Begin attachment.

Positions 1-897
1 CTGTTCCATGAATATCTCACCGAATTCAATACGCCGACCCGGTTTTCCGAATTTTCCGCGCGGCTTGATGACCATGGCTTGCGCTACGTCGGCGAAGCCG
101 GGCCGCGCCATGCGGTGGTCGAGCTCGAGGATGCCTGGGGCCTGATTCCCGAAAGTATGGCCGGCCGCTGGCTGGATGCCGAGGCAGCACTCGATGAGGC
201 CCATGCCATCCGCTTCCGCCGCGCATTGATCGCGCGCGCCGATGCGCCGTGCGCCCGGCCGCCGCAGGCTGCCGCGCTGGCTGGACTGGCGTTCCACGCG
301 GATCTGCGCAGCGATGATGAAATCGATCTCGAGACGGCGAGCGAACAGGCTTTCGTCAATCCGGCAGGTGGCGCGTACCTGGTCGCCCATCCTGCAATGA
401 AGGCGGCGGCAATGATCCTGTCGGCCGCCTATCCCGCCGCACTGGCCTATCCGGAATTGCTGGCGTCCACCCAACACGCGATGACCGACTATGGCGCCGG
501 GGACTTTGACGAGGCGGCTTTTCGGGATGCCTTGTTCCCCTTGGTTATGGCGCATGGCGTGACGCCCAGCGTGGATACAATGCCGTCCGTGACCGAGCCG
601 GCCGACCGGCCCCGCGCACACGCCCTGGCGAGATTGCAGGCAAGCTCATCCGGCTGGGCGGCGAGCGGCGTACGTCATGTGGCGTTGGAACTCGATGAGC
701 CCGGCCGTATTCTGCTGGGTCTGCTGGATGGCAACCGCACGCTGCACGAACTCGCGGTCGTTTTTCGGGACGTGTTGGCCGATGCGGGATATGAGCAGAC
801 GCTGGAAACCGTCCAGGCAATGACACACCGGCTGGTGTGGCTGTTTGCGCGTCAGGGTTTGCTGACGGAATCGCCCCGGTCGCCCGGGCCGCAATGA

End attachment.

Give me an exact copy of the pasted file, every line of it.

Positions 1-897
1 CTGTTCCATGAATATCTCACCGAATTCAATACGCCGACCCGGTTTTCCGAATTTTCCGCGCGGCTTGATGACCATGGCTTGCGCTACGTCGGCGAAGCCG
101 GGCCGCGCCATGCGGTGGTCGAGCTCGAGGATGCCTGGGGCCTGATTCCCGAAAGTATGGCCGGCCGCTGGCTGGATGCCGAGGCAGCACTCGATGAGGC
201 CCATGCCATCCGCTTCCGCCGCGCATTGATCGCGCGCGCCGATGCGCCGTGCGCCCGGCCGCCGCAGGCTGCCGCGCTGGCTGGACTGGCGTTCCACGCG
301 GATCTGCGCAGCGATGATGAAATCGATCTCGAGACGGCGAGCGAACAGGCTTTCGTCAATCCGGCAGGTGGCGCGTACCTGGTCGCCCATCCTGCAATGA
401 AGGCGGCGGCAATGATCCTGTCGGCCGCCTATCCCGCCGCACTGGCCTATCCGGAATTGCTGGCGTCCACCCAACACGCGATGACCGACTATGGCGCCGG
501 GGACTTTGACGAGGCGGCTTTTCGGGATGCCTTGTTCCCCTTGGTTATGGCGCATGGCGTGACGCCCAGCGTGGATACAATGCCGTCCGTGACCGAGCCG
601 GCCGACCGGCCCCGCGCACACGCCCTGGCGAGATTGCAGGCAAGCTCATCCGGCTGGGCGGCGAGCGGCGTACGTCATGTGGCGTTGGAACTCGATGAGC
701 CCGGCCGTATTCTGCTGGGTCTGCTGGATGGCAACCGCACGCTGCACGAACTCGCGGTCGTTTTTCGGGACGTGTTGGCCGATGCGGGATATGAGCAGAC
801 GCTGGAAACCGTCCAGGCAATGACACACCGGCTGGTGTGGCTGTTTGCGCGTCAGGGTTTGCTGACGGAATCGCCCCGGTCGCCCGGGCCGCAATGA